Dancing to the Stars

“Come Fairies, take me out of this dull world, for I would ride with you upon the wind and dance upon the mountains like a flame!”

William Butler Yeats

A few weeks ago, I booked myself into an adult ballet class. The classes are being held at the dance studio my daughter attends. While taking up ballet again as an adult sounds crazy, it actually felt like a natural progression…the next step. After all, I’ve been driving my daughter to dancing for 6 years, and after years of being the spectator and observer, why can’t I have a turn? Why can’t Mummy get out of her taxi and spread HER wings?

Ameliabest

Our Dancing Queen

Dance in body, as well as mind, because I’ve been putting myself in other people’s dance shoes for years and even dance in my dreams. I borrow the best too…like a cuckoo moving into another bird’s nest. That way, I can almost reach the stars with my pointed toes, without even leaving my seat.

Amelia ballerina

Beach Ballerina

Yet, my time has come. After waiting in the wings all these years, I had to step out of Mum’s Taxi. Grab the bull by the horns and carpe diem seize the day. Shift gears from 1st position into 4th and even attempt a pirouette!

Watching was no longer enough.

As many of you can no doubt appreciate, taking action can be a huge thing for a writer. I suspect it could well be in our wiring, but we’re used to being the observer. Sometimes that’s because we’re in a support role, but I also know fear and a crippling sense of failure hold me back. So instead of doing, I write about it instead. Sound familiar? It’s great fuel for my writing, but you can end up living a second-hand life. Keeping your wings folded, never learning to fly even though you could.

However, all this positive thinking is only one side of the coin. The flip side is equally convincing.

Looking from a logical standpoint, me returning to ballet was ludicrous, ridiculous, stark raving mad. I have multiple disabilities and even struggle to walk along a footpath. I broke my foot last year walking on grass. So, how could I ever expect to dance? Added to all of that, I recently turned 47 so I’m no spring chicken.

Rowena

I had infusions of IVIG every 3 weeks for five years.

Bearing this in mind, I set the bar low and decided that even if I spend the classes sitting in a chair, if I can just hold my hands like a ballerina, I’ll be happy.

Yet, with so much stacked against me, I did have one ace up my sleeve. I’ve been watching ballet for 6 years and as a photographer, I don’t just watch, I absorb. I’ve been intrigued watching their bodies move in ways I could only ever dream about… setting their bodies free from all sorts of limitations, inhibitions and actually leaving the ground. Now, that my body struggles to move, I really know what that means. I appreciate being able to move, in the same way you savour that first day of Spring after a long bitter Winter. It’s pure joy and I take nothing for granted.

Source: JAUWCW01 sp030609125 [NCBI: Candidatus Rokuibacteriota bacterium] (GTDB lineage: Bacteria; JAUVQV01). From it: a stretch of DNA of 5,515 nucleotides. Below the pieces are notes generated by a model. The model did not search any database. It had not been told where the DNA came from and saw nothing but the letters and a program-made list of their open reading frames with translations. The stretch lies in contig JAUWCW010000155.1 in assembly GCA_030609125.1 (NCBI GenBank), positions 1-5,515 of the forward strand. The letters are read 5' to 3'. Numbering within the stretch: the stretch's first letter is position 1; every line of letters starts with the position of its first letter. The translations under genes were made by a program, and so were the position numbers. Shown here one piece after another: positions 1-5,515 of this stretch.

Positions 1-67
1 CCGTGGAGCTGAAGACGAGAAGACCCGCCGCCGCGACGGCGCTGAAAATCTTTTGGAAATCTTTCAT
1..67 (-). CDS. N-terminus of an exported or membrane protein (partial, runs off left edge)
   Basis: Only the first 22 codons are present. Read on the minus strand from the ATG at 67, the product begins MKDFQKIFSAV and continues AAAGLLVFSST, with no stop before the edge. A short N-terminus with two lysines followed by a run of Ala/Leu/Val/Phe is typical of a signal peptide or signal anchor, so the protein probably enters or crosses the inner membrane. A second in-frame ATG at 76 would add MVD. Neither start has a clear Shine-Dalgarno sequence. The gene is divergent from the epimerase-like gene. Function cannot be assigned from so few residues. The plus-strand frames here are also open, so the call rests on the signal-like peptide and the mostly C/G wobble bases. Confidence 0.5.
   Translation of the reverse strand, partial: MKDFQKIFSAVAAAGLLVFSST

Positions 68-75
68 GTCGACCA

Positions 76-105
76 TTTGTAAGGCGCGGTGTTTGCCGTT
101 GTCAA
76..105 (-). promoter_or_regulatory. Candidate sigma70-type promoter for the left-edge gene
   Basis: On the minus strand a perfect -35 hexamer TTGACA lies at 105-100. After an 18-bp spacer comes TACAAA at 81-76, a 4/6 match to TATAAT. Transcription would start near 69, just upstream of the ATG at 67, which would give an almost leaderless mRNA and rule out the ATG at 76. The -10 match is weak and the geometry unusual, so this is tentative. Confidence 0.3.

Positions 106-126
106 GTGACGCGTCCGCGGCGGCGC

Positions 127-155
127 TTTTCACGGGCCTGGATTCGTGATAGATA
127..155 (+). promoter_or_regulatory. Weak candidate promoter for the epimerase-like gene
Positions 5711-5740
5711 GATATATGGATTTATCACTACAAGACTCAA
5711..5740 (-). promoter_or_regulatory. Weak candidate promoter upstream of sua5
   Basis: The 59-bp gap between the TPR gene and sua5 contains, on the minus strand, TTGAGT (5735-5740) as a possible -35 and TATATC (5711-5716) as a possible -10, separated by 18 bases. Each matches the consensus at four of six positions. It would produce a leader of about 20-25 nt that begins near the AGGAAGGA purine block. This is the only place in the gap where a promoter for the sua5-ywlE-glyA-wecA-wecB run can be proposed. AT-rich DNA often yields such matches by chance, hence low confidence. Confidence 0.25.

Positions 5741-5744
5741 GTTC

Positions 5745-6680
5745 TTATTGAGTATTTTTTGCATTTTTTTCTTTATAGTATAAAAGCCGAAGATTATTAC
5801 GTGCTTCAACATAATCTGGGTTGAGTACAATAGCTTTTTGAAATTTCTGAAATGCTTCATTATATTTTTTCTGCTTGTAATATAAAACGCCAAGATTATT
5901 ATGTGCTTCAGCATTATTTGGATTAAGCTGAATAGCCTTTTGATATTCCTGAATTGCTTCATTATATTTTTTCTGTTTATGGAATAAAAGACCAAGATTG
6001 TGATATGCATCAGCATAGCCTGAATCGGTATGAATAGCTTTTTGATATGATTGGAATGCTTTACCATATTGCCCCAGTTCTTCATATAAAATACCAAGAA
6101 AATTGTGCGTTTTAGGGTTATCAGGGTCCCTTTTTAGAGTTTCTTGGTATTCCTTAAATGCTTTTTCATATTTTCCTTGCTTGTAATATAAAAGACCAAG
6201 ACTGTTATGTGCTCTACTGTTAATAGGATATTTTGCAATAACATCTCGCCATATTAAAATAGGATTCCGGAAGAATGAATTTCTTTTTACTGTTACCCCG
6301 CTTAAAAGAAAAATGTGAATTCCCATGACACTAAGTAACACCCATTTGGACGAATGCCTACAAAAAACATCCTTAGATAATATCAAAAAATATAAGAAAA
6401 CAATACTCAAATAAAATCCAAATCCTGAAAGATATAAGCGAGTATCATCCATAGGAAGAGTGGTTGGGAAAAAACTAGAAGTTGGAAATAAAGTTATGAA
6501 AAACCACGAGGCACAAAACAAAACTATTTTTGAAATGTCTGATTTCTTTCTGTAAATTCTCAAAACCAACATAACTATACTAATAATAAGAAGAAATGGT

“And those who were seen dancing were thought to be insane by those who could not hear the music.”
Friedrich Nietzsche

After years of sitting on the sidelines, I recently noticed that I was enthusiastically tapping my foot in my chair and that the other parents weren’t necessarily tapping…only the dancers. Slowly but surely and through shedding years of being told I’m “unco” and believing dancers were wafer thin and very young, I felt there was a repressed dancer hiding inside. A dancer longing to come out of her cocoon in a safe, nurturing environment. That I was meant to dance.

Ha! Not that long ago, I even joked with the Principal that instead of being a DANCER, I am DANGER.

So, you get my drift.

So, what with all of that stacked against my dancing career, I didn’t tell my parents what I was up to and I joked about it with a few close friends in the same way you might announce that you thought you could fly to the moon.

rowena piano

Playing Moonlight Sonata after chemo.

Meanwhile, as I waited for the classes to begin, the doubts set in. Rather than feeling like a risk-taking explorer, I felt like I’d well and truly crossed over to the other side of crazy this time. You probably know the line:”But I’m not crazy, I’m just a little unwell” from Matchbox 20’s hit “Unwell”, but you might not be so familiar with these lines, which sum up my apprehensions so well:

I’m talking to myself in public
Dodging glances on the train
And I know, I know they’ve all been talking about me
I can hear them whisper
And it makes me think there must be something wrong with me
Out of all the hours thinking
Somehow I’ve lost my mind.

Matchbox 20

Yet, this is the same person who plays the violin and skis, even if I don’t walk that well.

Rowena skiing downhill Fri

Skiing down the mountain at Perisher in August 2013.

Perhaps, walking is too pedestrian for me and I’m actually meant to fly:

“He who would learn to fly one day must first learn to stand and walk and run and climb and dance; one cannot fly into flying.”

Friedrich Nietzsche